By Urte March
Ghada Karmi, a London-based Palestinian academic whose family fled the Nakba when she was a young child, has written a new book which bills itself as a ‘common sense argument for a one state solution’.
The first half of the book is a potted intellectual and social history of Zionism and the development of the Israeli-Palestinian conflict. It sets out why the Israeli state is no spontaneous historical development within the Middle East, but rather a settler-colonial project which could only be created with Western military and political support. Violent displacement of the indigenous population is integral rather than ancillary to its project. There is a discussion of how an ethnic-national concept developed within European Jewry which created a universal historical identity for all Jews, at odds with previous conceptions of Judaism as religious belief or social sub-group embedded in local cultures.
Israel’s strategy to divide and play the Arab states off against each other is described as a factor contributing to the growth of an array of radical non-state groups opposing Israel and its backers, as is the evolution of the PLO towards acceptance of Israeli sovereignty and a two-state settlement largely on Israel’s terms. Karmi correctly emphasises the importance of the right of return for displaced refugees as a fundamental demand for Palestinians, without which there can be no talk of justice, national rights, nor a durable settlement to the conflict.
Those familiar with the historical myths commonly debunked by the pro-Palestine movement will not find much novel material in this part of the book, but it may serve as a helpful arsenal of argument for a new generation of pro-Palestine activists. There are, as Karmi points out, increasingly more of them; surveys show that more young people support the Palestinian cause than ever, and even in the ranks of the American elite, it is becoming more common to openly support Palestine (24 members of Congress did so during the crisis in 2021).
Karmi’s own argument appears mainly in one long chapter on the one state solution, where she states that activists must start from a consideration of what a just and durable settlement in Palestine might be, regardless of how feasible it seems today. She takes the reader through various possible forms of a two-state solution and alternative proposals such as annexation to Jordan, demonstrating why each one is unviable and unjust.
The Zionist imperative to create a Jewish majority by further expulsions and exclusions drives its continued expansion, making it impossible that Israel will accept the Palestinian right of return. The jigsaw puzzle of non-contiguous Palestinian territories, whose borders are entirely under Israeli control, couldn’t possibly support the right of return without Israeli withdrawal. In effect, Palestine has no genuine sovereignty and is under Israeli control; one state is a reality in all but name.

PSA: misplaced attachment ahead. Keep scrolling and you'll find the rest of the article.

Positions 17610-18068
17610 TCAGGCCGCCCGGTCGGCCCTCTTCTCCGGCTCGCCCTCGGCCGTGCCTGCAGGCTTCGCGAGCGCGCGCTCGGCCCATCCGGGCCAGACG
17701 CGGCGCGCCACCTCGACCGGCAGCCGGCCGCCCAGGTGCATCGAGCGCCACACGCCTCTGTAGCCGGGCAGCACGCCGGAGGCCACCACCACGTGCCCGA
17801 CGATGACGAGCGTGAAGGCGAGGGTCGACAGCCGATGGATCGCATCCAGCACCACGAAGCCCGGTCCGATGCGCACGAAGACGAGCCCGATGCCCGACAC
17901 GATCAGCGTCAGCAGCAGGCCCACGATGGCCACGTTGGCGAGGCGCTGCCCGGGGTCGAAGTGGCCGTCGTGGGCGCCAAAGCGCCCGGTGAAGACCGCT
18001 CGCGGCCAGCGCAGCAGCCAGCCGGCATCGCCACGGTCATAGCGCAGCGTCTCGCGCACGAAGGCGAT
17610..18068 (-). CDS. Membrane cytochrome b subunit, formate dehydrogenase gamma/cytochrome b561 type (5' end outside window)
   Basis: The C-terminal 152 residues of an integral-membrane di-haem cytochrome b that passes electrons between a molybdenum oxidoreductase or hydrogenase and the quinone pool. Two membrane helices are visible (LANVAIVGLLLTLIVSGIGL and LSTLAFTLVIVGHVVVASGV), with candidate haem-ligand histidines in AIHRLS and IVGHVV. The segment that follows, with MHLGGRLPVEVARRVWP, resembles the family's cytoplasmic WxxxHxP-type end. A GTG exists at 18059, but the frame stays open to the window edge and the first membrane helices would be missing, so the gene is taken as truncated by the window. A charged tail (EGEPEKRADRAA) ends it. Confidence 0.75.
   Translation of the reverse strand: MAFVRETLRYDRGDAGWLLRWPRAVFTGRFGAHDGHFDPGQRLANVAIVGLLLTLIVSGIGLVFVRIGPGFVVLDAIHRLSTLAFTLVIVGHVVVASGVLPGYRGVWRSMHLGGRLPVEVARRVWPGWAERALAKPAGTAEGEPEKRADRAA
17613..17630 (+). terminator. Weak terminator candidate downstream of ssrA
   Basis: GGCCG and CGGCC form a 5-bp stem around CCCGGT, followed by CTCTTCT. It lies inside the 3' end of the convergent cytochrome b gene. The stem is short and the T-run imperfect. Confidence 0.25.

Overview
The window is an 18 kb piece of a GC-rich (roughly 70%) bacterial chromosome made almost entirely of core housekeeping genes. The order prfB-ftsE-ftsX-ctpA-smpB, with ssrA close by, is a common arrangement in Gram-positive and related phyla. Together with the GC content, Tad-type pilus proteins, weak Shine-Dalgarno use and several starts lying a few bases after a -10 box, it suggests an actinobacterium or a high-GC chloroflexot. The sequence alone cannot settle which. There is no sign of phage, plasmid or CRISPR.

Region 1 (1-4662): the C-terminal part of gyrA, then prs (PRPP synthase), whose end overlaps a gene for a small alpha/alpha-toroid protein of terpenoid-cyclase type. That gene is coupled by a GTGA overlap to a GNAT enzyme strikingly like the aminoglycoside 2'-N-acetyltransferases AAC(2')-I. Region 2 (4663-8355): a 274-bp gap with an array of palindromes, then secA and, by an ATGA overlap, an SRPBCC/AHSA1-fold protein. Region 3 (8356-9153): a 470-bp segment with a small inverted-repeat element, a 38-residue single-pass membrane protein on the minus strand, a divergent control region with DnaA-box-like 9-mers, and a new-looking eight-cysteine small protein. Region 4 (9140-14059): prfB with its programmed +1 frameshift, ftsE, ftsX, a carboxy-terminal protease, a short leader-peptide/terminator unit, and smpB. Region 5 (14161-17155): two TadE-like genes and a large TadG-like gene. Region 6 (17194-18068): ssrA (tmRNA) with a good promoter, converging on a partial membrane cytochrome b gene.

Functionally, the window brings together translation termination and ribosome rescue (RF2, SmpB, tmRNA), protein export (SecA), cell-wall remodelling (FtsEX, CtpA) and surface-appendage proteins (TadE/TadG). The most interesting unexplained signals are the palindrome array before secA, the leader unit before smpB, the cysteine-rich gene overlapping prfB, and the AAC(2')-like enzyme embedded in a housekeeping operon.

Therefore, Karmi concludes, the only hope is for everyone to learn to live together. She calls for a single, democratic, secular state and for a global South Africa style anti-apartheid struggle to win hearts and minds. She identifies the Palestinian Authority as an agent of change in Palestine, if it can give up the fantasy of governing an effectively non-existent Palestinian state and transform itself into a ‘campaigning body that leads the equal rights project’. Although she stops short of saying so openly, this would mean Palestinians abandoning their struggle for a Palestinian state and accepting Israeli authority – at least until any civil rights victories are won. This is a fundamentally liberal strategy.
A breakthrough in such a campaign – as Kami recognises – would require overcoming the same key barrier facing the two-state solution: convincing Israel to abandon its claim to being an exclusively Jewish state (the very basis of Zionism) and Israeli Jews to relinquish the very real material privileges their status in Israel provides. Since the United States is the only power able to hold Israel to account, it would first require reversing entrenched US support for a Zionist state, something Karmi understatedly acknowledges would take ‘considerable effort’.
Even though this strategy would certainly require a mass movement not just among Palestinians but among Israeli Jews and Americans, there is no real discussion of Palestinian-Jewish solidarity, the role of similar movements in the other Arab states, or the socio-economic dynamics of American imperialism and its support for Israel. Karmi seems to place little emphasis on the agency of the Palestinain people, particularly the working class in this struggle – the Palestinian Authority and international authors and intellectuals are the only forces openly identified as being key to taking forward the struggle.
Perhaps that is because any deeper discussion of a roadmap to one state would quickly lead to an analysis of the social transformations that would be necessary to make possible a single, secular state in Palestine. As Workers Power has long argued this will only be possible on the basis of social ownership by all its citizens of the land, industries and services of the country, something that requires the agency of the working class, Palestinian and Israeli. It simultaneously requires the US and European working classes and youth to force their countries to break with support for Zionism. In all these countries it means building a mass movement unafraid to confront its own pro-imperialist right wing, which would surely put up a violent struggle. This is further than Karmi wants to go; as a result, her own prescription for the conflict remains just as utopian as the old hope for two peaceful states.